Personal Injury FAQs
If you have questions about working with a personal injury attorney, we are ready to address your concerns. To learn more, read our frequently asked questions below or schedule a free consultation at one of our three office locations in Southwestern Connecticut.
- The Claims Process
- How Can I Recover Lost Wages After An Accident?
- How Can I Recover Medical Expenses After An Accident?
- How Do I Get Medical Care After An Accident?
- Dealing With A Vehicle Damage Claim
- Should I Accept The Insurance Settlement?
- What Is My Case Worth?
- Auto Accidents – Seven Slip-Ups
- Lawsuit Q&A
- Attorney-Client Privilege Q&A
- Contingency Fees Q&A
Q: How can I tell if I have a legitimate claim for a lawsuit?
A: The best way to see if you have a viable legal claim is to consult an attorney.
Q: Why is that?
A: Every case is different, and each is informed by unique circumstances. A lawyer knows the law and is thus in a better position to evaluate the details of your situation to make a professional determination of the claim.
Q: What will it cost for a lawsuit?
A: The most common approach to personal injury representation is a contingency fee contract. This is when an attorney represents a client and bases compensation on a percentage of the amount recovered in the suit, plus costs. The client faces no out-of-pocket expenses. You pay the lawyer only if he or she wins your case.
Q: Are there other financial arrangements?
Q: What does attorney-client privilege mean?
A: Without the client’s permission, an attorney may not disclose confidential information that a client has communicated to him or her.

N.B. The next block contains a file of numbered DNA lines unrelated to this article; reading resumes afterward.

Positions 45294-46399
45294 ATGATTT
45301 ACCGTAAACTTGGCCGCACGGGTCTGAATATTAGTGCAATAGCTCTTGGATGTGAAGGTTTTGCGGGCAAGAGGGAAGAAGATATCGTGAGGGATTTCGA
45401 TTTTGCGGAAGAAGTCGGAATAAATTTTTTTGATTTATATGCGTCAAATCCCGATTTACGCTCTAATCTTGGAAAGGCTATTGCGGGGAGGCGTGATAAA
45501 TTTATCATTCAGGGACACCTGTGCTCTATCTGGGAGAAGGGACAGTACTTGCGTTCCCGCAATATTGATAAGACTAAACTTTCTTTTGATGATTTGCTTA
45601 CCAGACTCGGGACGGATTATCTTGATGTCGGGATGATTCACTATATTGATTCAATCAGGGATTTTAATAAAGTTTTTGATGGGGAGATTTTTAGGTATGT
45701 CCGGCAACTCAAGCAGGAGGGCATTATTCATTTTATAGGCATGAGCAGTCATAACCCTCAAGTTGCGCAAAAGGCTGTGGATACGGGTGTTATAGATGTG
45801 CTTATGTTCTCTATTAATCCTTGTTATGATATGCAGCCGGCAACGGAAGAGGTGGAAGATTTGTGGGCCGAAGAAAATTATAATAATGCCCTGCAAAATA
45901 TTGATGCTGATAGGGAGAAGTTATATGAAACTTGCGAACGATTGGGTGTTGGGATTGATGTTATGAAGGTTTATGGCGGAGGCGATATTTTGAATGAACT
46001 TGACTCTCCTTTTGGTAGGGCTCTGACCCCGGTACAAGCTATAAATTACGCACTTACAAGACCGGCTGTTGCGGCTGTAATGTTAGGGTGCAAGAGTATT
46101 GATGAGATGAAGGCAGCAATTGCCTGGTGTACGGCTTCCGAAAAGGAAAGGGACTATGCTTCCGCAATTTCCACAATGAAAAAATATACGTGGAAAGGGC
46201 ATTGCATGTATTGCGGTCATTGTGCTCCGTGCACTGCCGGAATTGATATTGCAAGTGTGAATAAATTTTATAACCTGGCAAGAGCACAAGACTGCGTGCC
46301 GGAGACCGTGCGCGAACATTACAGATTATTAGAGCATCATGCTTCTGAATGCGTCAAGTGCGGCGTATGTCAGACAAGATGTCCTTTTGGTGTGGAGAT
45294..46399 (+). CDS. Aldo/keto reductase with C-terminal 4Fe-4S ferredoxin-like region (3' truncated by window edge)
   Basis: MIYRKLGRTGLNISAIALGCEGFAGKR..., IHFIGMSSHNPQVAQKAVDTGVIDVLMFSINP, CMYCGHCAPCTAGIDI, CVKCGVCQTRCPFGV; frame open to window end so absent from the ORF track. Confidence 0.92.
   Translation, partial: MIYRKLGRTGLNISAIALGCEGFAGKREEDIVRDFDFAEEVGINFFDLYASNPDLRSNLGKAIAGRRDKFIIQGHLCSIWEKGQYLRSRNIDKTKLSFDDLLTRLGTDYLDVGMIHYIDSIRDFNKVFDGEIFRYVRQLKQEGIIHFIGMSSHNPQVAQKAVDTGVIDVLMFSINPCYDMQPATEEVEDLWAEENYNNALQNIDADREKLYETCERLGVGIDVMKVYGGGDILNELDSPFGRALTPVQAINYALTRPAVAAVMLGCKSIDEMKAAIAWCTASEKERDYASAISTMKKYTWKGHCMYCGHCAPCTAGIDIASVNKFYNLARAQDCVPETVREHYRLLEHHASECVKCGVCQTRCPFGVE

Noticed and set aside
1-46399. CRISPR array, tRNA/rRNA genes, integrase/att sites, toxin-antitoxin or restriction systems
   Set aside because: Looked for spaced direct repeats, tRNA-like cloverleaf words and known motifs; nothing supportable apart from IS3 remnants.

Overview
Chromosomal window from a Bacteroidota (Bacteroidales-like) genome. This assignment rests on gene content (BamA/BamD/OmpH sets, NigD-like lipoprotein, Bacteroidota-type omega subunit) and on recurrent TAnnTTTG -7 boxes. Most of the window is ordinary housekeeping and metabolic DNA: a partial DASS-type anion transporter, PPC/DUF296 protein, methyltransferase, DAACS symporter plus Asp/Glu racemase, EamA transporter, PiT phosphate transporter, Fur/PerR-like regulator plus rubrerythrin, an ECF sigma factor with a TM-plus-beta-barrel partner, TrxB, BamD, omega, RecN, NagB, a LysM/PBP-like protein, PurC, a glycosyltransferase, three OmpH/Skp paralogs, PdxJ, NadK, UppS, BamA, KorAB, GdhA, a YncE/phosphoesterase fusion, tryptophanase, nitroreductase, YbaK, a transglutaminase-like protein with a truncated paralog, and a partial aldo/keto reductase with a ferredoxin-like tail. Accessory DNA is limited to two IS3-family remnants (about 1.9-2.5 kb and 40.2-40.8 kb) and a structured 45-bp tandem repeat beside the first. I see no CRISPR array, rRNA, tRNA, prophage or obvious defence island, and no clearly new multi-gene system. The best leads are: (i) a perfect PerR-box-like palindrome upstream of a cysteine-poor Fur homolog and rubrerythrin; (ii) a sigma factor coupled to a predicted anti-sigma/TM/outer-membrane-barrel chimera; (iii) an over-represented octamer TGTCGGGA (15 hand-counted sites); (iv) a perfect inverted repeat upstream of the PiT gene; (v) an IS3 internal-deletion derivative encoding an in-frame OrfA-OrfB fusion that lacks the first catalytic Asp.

Q: Is every communication covered by privilege?
A: No. Attorney-client privilege protects only that spoken or written information conveyed to an attorney hired by the client, and which is communicated when the client is seeking the attorney’s legal counsel on a matter. Counsel unrelated to a legal matter is not privileged.
Q: What about cellphones or email communication?
A: Care must be taken with their use, since third parties may eavesdrop even on supposedly secure or encrypted communications.
Q: Who “owns” the privilege?
A: Only the client, who may break it by inadvertently communicating the information to a third party.
Q: Must an attorney’s employees honor the privilege?
A: Yes, other members of the firm — attorneys, legal assistants, paralegals and clerical staff — honor attorney-client privilege.
Q: How long does the privilege exist?
How Does The Contingent-Fee System Serve Clients?
Contingency fees offer personal injury clients a valuable advantage. They enable anyone who suffers an injury to bring a lawsuit without having the money upfront to pay an attorney. With contingency fees, attorneys agree to accept a portion of the recovery and agree that if the client does not win and there is no recovery, there will be no fee.
1. Give everyone — regardless of race, color, religion, national origin, gender, marital status, age or other factors — an equal chance to have his or her day in court, no matter what his or her financial resources may be. Individuals with limited assets can sue the richest, most powerful corporations, which often have unlimited money for legal defense fees.
2. Promote efficiency and discourage frivolous lawsuits by motivating lawyers to make sure that the cases they accept have legitimacy and merit.
3. Are fair, since there is no cost to the client unless he or she wins.
4. Discourage wrongdoers from continuing inappropriate behaviors by ensuring victims have the ability to secure effective representation.
Contact The Law Offices Of James L. O'Rourke
If you would like to schedule a free initial consultation with one of our Bridgeport-area personal injury attorneys, give us a call at 800-658-1245 or contact us online. We offer home and hospital visits upon request, as well as weekend and evening consultations. Spanish translation services are available.